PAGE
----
- Administrative shares as \\servername\x$
- Other UNC path formats like \\?x:\
- Mapped network drives.
The process to install a database using SMB file shares is as simple as set UNC instead of letter mapped disks:
Another option is execute the “CREATE DATABASE” command pointing the data and log files to a UNC. Following is an example:
CREATE DATABASE [SomeDatabase] ON PRIMARY ( name = N’networked’, filename =
N’\W2012SRV01DBSomeDatabase.mdf’, size = 3072kb, maxsize = unlimited,
filegrowth = 1024kb ) log ON ( name = N’networked_log’, filename =
N’\W2012SRV01DBSomeDatabase_log.ldf’, size = 1024kb, maxsize = 2048gb,
filegrowth = 10%)
Notice that for cluster installations, the file share won’t be a part of the SQL Server role, or controlled by the Cluster. So if you have any failures in the file share server, the behavior will be slightly different.
When we start using SMB file shares as storage option, the network performance starts to be more than critical. In a typical situation, we already have good traffic on our network. Not only client connections, but backups, our RDP connections, file transfers, etc. Based on this, consider using a dedicated and isolated network to access the share. This way we can avoid any network interference in both ways.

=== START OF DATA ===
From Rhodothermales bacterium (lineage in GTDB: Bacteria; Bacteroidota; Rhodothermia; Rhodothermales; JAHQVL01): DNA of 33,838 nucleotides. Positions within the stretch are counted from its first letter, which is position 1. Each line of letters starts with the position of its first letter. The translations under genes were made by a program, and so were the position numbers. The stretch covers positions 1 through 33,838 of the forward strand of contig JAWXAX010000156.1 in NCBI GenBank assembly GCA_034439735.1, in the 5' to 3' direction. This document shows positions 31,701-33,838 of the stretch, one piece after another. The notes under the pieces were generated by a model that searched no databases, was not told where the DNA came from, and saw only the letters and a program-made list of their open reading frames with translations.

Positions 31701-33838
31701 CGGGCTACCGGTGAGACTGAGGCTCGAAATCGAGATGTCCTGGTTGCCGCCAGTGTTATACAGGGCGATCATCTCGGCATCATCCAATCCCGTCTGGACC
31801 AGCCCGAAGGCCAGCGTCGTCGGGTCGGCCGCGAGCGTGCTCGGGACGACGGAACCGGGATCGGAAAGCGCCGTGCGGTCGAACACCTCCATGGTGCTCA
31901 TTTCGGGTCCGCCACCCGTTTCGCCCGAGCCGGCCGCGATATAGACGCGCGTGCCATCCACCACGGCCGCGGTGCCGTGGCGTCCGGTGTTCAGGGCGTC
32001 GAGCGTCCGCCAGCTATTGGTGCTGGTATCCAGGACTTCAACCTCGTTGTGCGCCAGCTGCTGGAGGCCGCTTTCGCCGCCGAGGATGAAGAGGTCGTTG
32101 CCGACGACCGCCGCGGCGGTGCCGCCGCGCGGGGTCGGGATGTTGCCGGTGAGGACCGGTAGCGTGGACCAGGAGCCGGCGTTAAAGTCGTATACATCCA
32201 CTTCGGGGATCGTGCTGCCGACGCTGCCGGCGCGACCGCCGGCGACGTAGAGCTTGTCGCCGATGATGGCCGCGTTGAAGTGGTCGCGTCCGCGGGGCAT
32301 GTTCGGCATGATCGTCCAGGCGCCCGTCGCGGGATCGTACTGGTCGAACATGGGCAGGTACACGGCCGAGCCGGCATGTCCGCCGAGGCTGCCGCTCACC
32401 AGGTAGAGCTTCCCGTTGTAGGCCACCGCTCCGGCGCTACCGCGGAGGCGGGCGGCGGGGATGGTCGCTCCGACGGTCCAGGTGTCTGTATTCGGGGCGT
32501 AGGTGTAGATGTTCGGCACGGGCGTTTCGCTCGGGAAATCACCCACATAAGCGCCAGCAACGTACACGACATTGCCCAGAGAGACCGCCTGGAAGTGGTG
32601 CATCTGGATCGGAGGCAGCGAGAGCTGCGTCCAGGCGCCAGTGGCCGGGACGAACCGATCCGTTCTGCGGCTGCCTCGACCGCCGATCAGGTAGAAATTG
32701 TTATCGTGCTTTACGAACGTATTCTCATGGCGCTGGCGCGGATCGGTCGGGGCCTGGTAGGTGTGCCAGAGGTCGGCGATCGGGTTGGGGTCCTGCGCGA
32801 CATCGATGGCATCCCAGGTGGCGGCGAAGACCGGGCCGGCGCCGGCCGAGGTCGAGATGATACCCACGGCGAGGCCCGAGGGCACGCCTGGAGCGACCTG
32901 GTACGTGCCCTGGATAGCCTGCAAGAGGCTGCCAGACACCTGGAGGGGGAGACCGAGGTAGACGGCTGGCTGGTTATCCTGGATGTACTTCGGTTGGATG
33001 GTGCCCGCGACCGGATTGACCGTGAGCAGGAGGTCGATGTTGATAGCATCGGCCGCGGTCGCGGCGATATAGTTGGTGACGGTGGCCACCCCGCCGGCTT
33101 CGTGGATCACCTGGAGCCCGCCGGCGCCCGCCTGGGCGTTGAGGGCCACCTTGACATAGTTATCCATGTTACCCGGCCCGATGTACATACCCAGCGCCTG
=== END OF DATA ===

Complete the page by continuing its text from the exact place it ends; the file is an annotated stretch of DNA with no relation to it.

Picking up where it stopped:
Another word of caution is the monitoring. As we are using file shares to store our files, a different approach needs to be taken.
We can use an analogy to prove it:
Imagine that you have a SQL Server instance, based on a Windows virtual machine, and you receive a call from an angry client saying that the SQL Server is performing very slow. But you, as a good DBA, took all the necessary cares and the server is very well configured. You also checked the server and, in general, there is nothing wrong at first glance. But wait, this is a VM, so I’m possibly sharing the disk, CPU and memory with several other machines, with different behaviors and being used for different purposes. So, how can I know if the problem is at the VM Host level or at my single machine level? I need to have data about the VM Host performance, this way I can do a screening and understand from where the problem is coming.
For exactly the same reason we need to monitor the File Share server, which can have several other file shares, used for an infinite number of purposes, and with different load characteristics.